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For What It’s Worth: Happy Birthday, LBO’s – November 2015

Leveraged buyouts (LBO’s) are celebrating their 30th anniversary as a widely accepted deal form, so this month I thought it would be informative to look at why they have been so popular.

A good LBO candidate business has stable earnings and cash flow, little debt, and many assets (preferably tangible ones like real estate). With these attributes, the business can support a very high level of debt and requires a low level of equity. In other words, one could buy this business with a small cash (equity) investment and be able to borrow most of the purchase price.

All of the numbers that follow are rough and vary with business and financial conditions. A typical LBO is priced at 7 times EBIT (earnings before interest and tax expenses, the operating profit of the business, which is assumed unaffected by how it is financed; i.e. by the LBO). As much as 80% of the buyout funding is borrowed, with the remaining 20% provided as buyer equity. Debt bears 8% interest, and income taxes (federal, state, and local) could be as high as 35%. When you do the math appended to this letter, the implied return on equity (net income after taxes divided by the value of the equity contributed by the buyer) works out to 27%.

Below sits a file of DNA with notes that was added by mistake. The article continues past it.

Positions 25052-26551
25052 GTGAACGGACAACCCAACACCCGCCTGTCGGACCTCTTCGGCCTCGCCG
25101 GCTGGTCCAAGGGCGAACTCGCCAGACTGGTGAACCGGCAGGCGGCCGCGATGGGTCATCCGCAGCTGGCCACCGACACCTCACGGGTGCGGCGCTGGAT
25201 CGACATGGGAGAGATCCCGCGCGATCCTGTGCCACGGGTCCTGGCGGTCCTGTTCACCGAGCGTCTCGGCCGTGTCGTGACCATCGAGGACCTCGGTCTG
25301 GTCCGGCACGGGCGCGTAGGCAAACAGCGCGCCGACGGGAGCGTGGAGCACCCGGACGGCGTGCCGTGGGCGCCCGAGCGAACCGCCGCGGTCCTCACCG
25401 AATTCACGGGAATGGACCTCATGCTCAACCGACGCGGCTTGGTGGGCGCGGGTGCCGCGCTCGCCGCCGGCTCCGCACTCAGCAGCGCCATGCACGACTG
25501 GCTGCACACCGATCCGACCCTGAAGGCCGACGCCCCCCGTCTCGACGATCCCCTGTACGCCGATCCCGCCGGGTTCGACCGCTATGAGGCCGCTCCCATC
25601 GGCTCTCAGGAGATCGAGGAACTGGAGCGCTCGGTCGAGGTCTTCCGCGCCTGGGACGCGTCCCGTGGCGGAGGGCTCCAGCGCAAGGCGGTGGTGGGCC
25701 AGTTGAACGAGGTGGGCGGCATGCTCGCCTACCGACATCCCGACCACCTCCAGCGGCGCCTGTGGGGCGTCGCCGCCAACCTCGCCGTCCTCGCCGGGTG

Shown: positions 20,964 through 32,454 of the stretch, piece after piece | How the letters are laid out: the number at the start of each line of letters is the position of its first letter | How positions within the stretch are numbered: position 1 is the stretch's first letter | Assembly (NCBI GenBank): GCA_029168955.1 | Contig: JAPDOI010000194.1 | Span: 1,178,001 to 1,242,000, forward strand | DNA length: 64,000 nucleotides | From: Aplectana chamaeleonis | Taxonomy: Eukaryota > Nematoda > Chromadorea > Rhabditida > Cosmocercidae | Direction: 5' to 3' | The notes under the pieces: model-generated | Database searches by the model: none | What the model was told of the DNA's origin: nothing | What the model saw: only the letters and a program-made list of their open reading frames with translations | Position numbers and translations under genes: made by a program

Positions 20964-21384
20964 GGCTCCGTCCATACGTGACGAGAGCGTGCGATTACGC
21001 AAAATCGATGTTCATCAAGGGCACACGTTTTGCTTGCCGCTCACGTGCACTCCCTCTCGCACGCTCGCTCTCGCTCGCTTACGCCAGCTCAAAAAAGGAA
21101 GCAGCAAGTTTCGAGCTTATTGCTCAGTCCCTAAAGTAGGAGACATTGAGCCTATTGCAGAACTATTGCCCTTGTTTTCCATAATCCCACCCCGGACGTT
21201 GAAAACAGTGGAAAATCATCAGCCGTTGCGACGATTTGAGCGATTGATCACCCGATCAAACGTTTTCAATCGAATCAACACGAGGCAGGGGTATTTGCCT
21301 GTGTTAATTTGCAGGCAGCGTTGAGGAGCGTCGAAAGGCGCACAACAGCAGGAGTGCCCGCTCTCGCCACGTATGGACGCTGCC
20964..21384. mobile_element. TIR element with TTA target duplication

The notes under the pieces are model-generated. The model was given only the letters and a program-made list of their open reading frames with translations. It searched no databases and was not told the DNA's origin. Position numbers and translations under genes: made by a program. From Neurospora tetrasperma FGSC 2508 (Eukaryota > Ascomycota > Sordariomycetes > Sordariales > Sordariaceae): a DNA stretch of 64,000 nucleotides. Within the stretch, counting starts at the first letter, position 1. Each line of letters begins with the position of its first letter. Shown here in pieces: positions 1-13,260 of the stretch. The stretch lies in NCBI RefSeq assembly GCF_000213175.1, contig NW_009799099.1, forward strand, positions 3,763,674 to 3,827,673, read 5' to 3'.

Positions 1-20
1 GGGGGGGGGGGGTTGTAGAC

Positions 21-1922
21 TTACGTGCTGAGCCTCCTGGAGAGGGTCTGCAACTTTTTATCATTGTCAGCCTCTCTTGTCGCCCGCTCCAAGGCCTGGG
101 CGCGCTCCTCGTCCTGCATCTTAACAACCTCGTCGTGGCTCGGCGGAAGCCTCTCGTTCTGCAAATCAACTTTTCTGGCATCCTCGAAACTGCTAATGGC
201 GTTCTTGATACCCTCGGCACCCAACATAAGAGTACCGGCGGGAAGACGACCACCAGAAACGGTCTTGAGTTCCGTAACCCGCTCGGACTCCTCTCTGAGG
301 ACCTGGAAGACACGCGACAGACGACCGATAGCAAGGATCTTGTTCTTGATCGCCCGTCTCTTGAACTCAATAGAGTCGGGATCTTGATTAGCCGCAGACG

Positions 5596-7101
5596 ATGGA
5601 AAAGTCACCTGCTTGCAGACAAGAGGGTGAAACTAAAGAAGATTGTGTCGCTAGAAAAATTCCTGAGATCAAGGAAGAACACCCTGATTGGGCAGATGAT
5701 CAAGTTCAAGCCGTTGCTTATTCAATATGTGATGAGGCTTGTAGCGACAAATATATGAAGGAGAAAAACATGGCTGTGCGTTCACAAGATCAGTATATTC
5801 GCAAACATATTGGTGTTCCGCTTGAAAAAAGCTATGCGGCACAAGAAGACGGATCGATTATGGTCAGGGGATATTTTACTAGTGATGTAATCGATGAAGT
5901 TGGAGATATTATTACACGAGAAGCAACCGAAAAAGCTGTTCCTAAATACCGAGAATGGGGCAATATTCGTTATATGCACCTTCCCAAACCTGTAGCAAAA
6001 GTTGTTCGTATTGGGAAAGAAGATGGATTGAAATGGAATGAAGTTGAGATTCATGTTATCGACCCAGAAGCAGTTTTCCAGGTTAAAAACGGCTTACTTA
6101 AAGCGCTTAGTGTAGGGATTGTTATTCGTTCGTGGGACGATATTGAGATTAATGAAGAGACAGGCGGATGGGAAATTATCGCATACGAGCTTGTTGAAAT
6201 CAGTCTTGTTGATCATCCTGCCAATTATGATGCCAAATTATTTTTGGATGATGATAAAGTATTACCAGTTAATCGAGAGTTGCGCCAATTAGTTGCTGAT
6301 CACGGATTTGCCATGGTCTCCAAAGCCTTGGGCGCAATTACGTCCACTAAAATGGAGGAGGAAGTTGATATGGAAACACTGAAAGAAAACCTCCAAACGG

By contrast, an unleveraged buyout (UBO?) at a 27% rate of return would imply a price /earnings multiple of (1/27% =) 3.7 times, about half of the LBO multiple of 7.

What is going on here?

  1. The operating profit (EBIT) of the business is not affected by how the buyout is financed. There are no cost savings, synergies, growth, etc.
  2. The high level of debt (costing only 8% pretax, not 27%) and the tax-deductibility of interest expense make the higher LBO multiple work, as long as the business continues to generate the same level of EBIT (and makes its debt service payments).
  3. The LBO investor hopes to sell the company to someone else at a higher price, repaying the debt and “leveraging” his or her equity investment, because in theory the price increase will flow through to the equity owner.

Happy birthday, dear LBO’s: live long and prosper.

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